May 25, 2024
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Linking Northern and Central NJ, Bronx, Manhattan, Westchester and CT

Buyer’s Pre-Approval!

If you’re looking for your dream home the first step that you must take is to speak to a mortgage banker or broker. There are very few consumers out there that are lucky enough to buy for cash. Even if you have the cash, your accountant may advise you to get a mortgage to use the interest as a tax advantage. However, for the average buyer it’s important to know how much you can afford to pay when looking for a house.

When you get a Pre-Approval it doesn’t lock you into anything. It is a rough idea of what the bank will advance you based on your down payment, your credit history, and your debt to income ratio. You may think that you and your spouse have great jobs with great salaries, but the banks will examine your debts with a fine tooth comb. Are you paying car loans, student loans, credit card debt, tuition or day care, medical bills, and insurance for cars, health, life, etc. and IRS taxes. These are large chunks that come out of your paychecks after taxes. They will then figure out how much is left over to pay for a mortgage, real estate taxes, and home owner’s insurance. Too many couples are often shocked to discover that they didn’t have the buying power for the kind of house they want.

I recently had a young couple with absolutely no credit history. They had good jobs and paid all their bills with checks or a debit card. They had no outstanding debt. They also had a 25% liquid down payment. The mortgage companies refused to offer them a mortgage. This was after they found the house they wanted to buy. The broker told them to apply for a few of the major credit cards and to charge everything on them from groceries to their car lease and to pay the bills every month before the due date. He told them to wait six months before applying for a mortgage. Needless to say they rented a house and were quite disappointed that the rent money couldn’t go towards paying down a mortgage.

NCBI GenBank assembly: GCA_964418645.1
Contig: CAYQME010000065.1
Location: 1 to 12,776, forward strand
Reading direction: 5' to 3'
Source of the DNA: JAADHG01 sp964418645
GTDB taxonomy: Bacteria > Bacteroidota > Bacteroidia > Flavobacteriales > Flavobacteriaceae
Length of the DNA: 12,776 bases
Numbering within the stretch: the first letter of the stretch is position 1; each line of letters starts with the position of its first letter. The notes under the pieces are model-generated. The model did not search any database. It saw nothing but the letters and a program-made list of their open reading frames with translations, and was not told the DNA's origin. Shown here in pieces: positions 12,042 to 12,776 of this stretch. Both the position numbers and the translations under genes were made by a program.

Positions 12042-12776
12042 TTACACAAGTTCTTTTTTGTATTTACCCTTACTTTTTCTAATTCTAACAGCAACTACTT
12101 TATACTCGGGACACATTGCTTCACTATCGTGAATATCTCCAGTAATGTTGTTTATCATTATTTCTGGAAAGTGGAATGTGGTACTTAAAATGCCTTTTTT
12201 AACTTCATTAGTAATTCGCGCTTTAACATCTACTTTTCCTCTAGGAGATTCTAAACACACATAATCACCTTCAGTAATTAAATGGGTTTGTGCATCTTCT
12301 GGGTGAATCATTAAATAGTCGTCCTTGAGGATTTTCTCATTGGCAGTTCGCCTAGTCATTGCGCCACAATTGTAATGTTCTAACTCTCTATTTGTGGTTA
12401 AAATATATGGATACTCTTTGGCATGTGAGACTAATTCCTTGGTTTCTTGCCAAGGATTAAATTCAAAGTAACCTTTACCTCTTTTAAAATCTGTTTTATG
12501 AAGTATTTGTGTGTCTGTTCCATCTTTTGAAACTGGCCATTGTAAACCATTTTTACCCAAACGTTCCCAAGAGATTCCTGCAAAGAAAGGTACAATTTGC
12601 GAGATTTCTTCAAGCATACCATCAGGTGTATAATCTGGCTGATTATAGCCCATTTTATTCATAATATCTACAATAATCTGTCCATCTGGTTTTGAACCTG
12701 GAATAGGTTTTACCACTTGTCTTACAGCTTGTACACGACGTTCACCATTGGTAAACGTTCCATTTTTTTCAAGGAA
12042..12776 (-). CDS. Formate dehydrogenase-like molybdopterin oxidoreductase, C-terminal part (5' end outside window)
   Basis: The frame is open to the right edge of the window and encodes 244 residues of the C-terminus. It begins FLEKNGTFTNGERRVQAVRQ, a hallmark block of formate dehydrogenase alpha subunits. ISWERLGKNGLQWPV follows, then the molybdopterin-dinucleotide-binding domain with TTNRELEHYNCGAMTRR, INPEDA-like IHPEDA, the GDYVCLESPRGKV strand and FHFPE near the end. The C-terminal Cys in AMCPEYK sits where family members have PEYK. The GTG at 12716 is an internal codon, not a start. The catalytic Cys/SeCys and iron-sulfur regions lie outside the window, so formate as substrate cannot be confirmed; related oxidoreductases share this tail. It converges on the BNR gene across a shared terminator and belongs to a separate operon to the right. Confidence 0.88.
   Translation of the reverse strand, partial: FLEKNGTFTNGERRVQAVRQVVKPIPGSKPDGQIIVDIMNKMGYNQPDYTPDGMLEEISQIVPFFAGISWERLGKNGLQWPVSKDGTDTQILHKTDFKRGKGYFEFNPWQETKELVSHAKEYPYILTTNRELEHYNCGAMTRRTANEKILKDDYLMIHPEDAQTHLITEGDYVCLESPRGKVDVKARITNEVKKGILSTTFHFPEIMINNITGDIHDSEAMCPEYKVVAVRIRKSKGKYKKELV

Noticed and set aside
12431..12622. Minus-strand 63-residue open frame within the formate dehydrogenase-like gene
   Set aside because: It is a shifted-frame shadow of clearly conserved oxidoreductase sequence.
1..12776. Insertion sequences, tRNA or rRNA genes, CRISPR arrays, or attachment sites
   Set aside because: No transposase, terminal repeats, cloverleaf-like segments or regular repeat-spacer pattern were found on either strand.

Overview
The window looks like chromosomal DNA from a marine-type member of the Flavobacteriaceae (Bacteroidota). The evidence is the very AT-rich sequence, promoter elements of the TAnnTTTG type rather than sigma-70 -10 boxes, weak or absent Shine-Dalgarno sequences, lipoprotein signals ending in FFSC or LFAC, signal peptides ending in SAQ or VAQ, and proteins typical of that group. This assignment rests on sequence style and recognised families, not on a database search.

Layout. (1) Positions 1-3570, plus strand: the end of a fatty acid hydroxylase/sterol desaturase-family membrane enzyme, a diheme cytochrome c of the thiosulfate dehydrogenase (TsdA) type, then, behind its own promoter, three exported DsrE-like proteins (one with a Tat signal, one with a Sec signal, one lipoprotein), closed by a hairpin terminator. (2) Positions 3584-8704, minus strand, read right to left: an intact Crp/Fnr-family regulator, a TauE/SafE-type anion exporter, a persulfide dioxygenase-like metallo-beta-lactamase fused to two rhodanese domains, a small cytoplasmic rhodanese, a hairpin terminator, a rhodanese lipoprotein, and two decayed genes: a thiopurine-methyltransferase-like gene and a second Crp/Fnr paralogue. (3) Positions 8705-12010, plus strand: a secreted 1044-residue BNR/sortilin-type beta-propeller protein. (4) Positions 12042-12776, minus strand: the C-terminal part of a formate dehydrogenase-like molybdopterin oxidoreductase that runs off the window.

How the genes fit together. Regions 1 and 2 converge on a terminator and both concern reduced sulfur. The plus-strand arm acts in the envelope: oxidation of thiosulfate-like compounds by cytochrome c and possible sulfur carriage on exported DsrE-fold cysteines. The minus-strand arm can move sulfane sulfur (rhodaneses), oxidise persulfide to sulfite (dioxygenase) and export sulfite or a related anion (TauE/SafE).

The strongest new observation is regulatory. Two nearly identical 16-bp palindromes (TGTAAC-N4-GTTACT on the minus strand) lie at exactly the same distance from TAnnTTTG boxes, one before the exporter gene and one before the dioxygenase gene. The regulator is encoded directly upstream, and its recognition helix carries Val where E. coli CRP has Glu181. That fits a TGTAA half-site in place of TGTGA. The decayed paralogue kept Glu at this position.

Another realtor recently told me that his client had a $500,000 down payment for a $2 million home. He was turned down for a mortgage because of a sloppy payment history which resulted in a low credit score. His wealthy client walked away very despondent.

Doing your homework beforehand can save aggravation. Before you apply anywhere get your own credit report. Check it thoroughly and see if you find any mistakes. If you do, you should contact the credit agencies and try to eliminate the errors. This will raise your credit score when the time comes.

The banks are tight with their money these days. They are offering low interest rates, but, those low rates usually are offered to those with the higher credit scores.

It’s also important to know that the banks are requiring you to put three months of taxes in escrow. This is a large chunk of money, in addition to the other closing costs. You also need to set aside money for the actual move to your new home.

When you get all the paperwork together it will be easier for you to look for a home in a price range that you can afford. There are some banks that will allow a co-signer for a mortgage when the numbers don’t look too good for the buyer. Don’t rely on the fact that your parents will be happy to co-sign for you. I have seen too many disappointed buyer’s when they couldn’t get their parents to commit. Another step in the process is to get a gift from family members for the difference you need in order to buy the house. This gift will be recorded with your mortgage.

These suggestions are meant to help you ease the process of buying your dream home and help you look for that home secure in the knowledge that you can afford it.

By Martha (Malkie) Aaron

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